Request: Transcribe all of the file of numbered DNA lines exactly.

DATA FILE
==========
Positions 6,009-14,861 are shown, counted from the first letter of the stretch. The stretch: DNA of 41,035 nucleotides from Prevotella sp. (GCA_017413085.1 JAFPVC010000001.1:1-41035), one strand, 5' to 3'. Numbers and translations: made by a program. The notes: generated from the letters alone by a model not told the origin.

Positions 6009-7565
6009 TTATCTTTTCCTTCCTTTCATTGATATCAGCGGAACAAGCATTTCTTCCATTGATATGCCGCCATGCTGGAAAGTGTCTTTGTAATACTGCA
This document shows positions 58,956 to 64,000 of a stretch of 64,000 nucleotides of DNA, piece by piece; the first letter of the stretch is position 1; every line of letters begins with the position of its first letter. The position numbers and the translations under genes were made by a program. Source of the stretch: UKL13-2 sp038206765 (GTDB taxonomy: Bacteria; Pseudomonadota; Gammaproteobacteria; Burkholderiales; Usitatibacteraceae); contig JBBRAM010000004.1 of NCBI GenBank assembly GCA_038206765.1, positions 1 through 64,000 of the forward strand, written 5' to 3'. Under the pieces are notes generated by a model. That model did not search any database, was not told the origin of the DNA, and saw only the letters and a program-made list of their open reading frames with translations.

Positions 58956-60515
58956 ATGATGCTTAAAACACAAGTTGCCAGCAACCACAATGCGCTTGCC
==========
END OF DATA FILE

Positions 6,009-14,861 are shown, counted from the first letter of the stretch. The stretch: DNA of 41,035 nucleotides from Prevotella sp. (GCA_017413085.1 JAFPVC010000001.1:1-41035), one strand, 5' to 3'. Numbers and translations: made by a program. The notes: generated from the letters alone by a model not told the origin.

Positions 6009-7565
6009 TTATCTTTTCCTTCCTTTCATTGATATCAGCGGAACAAGCATTTCTTCCATTGATATGCCGCCATGCTGGAAAGTGTCTTTGTAATACTGCA
This document shows positions 58,956 to 64,000 of a stretch of 64,000 nucleotides of DNA, piece by piece; the first letter of the stretch is position 1; every line of letters begins with the position of its first letter. The position numbers and the translations under genes were made by a program. Source of the stretch: UKL13-2 sp038206765 (GTDB taxonomy: Bacteria; Pseudomonadota; Gammaproteobacteria; Burkholderiales; Usitatibacteraceae); contig JBBRAM010000004.1 of NCBI GenBank assembly GCA_038206765.1, positions 1 through 64,000 of the forward strand, written 5' to 3'. Under the pieces are notes generated by a model. That model did not search any database, was not told the origin of the DNA, and saw only the letters and a program-made list of their open reading frames with translations.

Positions 58956-60515
58956 ATGATGCTTAAAACACAAGTTGCCAGCAACCACAATGCGCTTGCC